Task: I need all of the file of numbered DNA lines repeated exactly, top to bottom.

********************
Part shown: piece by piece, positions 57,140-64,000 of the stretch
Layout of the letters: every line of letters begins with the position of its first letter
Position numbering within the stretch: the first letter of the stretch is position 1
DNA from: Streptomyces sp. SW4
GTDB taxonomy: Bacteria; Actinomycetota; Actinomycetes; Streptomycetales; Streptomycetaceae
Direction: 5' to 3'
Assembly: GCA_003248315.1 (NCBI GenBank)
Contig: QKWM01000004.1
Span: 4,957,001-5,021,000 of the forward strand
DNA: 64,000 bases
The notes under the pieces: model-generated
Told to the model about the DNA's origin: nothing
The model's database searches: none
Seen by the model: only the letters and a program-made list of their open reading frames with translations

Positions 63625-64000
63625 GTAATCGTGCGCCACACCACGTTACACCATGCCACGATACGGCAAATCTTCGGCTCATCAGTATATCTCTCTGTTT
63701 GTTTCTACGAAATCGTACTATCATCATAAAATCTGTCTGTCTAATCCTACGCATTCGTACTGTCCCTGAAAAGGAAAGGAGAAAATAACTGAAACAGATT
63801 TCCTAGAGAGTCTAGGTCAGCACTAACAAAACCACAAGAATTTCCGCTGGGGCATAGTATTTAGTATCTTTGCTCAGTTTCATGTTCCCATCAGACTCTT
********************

Part shown: piece by piece, positions 57,140-64,000 of the stretch
Layout of the letters: every line of letters begins with the position of its first letter
Position numbering within the stretch: the first letter of the stretch is position 1
DNA from: Streptomyces sp. SW4
GTDB taxonomy: Bacteria; Actinomycetota; Actinomycetes; Streptomycetales; Streptomycetaceae
Direction: 5' to 3'
Assembly: GCA_003248315.1 (NCBI GenBank)
Contig: QKWM01000004.1
Span: 4,957,001-5,021,000 of the forward strand
DNA: 64,000 bases
The notes under the pieces: model-generated
Told to the model about the DNA's origin: nothing
The model's database searches: none
Seen by the model: only the letters and a program-made list of their open reading frames with translations

Positions 63625-64000
63625 GTAATCGTGCGCCACACCACGTTACACCATGCCACGATACGGCAAATCTTCGGCTCATCAGTATATCTCTCTGTTT
63701 GTTTCTACGAAATCGTACTATCATCATAAAATCTGTCTGTCTAATCCTACGCATTCGTACTGTCCCTGAAAAGGAAAGGAGAAAATAACTGAAACAGATT
63801 TCCTAGAGAGTCTAGGTCAGCACTAACAAAACCACAAGAATTTCCGCTGGGGCATAGTATTTAGTATCTTTGCTCAGTTTCATGTTCCCATCAGACTCTT